MTV’s "I Want a Famous Face" Sets a Dangerous Course, Says the American Society for Aesthetic Plastic Surgery
New York, NY (April 1, 2004) — The new MTV “reality” show, “I Want a Famous Face,” in which young people are encouraged to seek plastic surgery that will make them look more like their celebrity idols, sends the wrong message, says the American Society for Aesthetic Plastic Surgery (ASAPS). ASAPS is the nation's most prestigious organization of board-certified plastic surgeons specializing in cosmetic surgery.
“Having plastic surgery because you want to look like someone else is the wrong way to start out,” says ASAPS President Robert W. Bernard, MD, a plastic surgeon in White Plains, NY. “Plastic surgery was never intended to change who you are, and to believe that surgery can achieve that will only lead to disappointment.”
One of the things that plastic surgeons evaluate when interviewing prospective patients is whether they have realistic expectations about the potential results of surgery. “I am always wary of situations in which people bring in photos of celebrities and say, ‘I want Cindy Crawford's nose' or ‘Make me look like Brad Pitt.' In most cases, such requests are simply not possible to fulfill, but more important they are indications of unrealistic attitudes toward cosmetic surgery,” says Dr. Bernard.
ASAPS urges that people interested in cosmetic surgery to enhance their appearance first talk with a qualified surgeon who is certified by the American Board of Plastic Surgery and a member of the American Society for Aesthetic Plastic Surgery. The prospective patient should ask him- or herself the following questions:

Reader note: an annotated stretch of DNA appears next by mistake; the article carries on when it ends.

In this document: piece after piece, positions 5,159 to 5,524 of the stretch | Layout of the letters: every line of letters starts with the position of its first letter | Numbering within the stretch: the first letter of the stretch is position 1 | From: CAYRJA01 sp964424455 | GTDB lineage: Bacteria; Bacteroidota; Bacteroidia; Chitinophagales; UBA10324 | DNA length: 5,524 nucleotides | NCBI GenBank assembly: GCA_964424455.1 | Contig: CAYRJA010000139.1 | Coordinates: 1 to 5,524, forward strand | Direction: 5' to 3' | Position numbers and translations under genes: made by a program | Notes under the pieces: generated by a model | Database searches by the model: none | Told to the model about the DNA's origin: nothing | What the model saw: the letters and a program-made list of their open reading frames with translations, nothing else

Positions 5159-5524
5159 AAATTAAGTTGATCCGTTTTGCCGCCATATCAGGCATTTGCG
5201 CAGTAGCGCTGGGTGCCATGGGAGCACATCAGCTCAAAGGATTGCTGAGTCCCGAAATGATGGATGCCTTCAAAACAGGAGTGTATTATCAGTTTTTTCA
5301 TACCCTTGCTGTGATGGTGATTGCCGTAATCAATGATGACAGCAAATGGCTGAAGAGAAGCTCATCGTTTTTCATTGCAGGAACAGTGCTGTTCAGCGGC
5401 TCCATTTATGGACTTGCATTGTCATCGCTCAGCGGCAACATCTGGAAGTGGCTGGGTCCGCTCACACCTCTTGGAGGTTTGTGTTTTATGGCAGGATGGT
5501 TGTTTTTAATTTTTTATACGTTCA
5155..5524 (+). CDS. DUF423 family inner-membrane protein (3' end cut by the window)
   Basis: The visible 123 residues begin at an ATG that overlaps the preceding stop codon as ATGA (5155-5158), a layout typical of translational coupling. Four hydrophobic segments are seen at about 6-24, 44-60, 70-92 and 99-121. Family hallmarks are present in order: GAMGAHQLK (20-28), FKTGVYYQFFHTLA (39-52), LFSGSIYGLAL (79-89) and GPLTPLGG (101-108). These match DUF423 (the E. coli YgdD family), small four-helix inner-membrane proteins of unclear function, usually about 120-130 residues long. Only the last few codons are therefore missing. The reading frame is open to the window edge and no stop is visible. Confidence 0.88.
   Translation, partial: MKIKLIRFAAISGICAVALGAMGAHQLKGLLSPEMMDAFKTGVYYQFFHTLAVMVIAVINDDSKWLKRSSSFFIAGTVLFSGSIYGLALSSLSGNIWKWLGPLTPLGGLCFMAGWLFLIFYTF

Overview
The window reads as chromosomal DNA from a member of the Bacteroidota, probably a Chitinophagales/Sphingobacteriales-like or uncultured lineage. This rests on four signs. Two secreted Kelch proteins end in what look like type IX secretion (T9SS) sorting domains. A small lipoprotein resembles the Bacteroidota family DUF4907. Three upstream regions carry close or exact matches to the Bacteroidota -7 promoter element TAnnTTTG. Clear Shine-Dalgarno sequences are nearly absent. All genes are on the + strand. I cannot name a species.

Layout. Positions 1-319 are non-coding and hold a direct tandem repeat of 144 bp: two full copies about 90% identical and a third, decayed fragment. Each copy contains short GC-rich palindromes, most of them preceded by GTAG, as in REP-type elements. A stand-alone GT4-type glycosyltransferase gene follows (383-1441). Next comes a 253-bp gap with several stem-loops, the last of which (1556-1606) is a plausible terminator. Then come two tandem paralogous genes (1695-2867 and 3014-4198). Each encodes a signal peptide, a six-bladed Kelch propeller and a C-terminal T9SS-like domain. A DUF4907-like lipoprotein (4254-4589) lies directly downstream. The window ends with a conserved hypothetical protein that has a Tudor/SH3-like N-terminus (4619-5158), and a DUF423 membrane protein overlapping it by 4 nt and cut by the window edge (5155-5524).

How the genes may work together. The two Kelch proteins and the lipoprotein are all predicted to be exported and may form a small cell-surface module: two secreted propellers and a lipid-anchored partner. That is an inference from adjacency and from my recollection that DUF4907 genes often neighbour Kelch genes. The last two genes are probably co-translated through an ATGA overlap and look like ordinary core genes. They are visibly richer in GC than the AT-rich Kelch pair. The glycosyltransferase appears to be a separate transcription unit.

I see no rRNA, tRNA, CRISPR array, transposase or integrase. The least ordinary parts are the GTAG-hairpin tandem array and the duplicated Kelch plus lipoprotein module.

• Am I focused on a specific feature, or features, that I would like to improve?
• Is my goal to look better, rather than different?
• Will I still be pleased if cosmetic surgery does not dramatically change my life or relationships?
• Have I considered, and accepted, that plastic surgery, like any surgery, has risks?
If the answers to these questions are, “Yes,” then cosmetic plastic surgery may be a reasonable choice.
The American Society for Aesthetic Plastic Surgery (ASAPS), is recognized as the world's leading organization devoted entirely to aesthetic plastic surgery and cosmetic medicine of the face and body. ASAPS is comprised of over 2,600 Plastic Surgeons; Active Members are certified by the American Board of Plastic Surgery (USA) or by the Royal College of Physicians and Surgeons of Canada and have extensive training in the complete spectrum of surgical and nonsurgical aesthetic procedures. International Active Members are certified by equivalent boards of their respective countries. All members worldwide adhere to a strict Code of Ethics and must meet stringent membership requirements.
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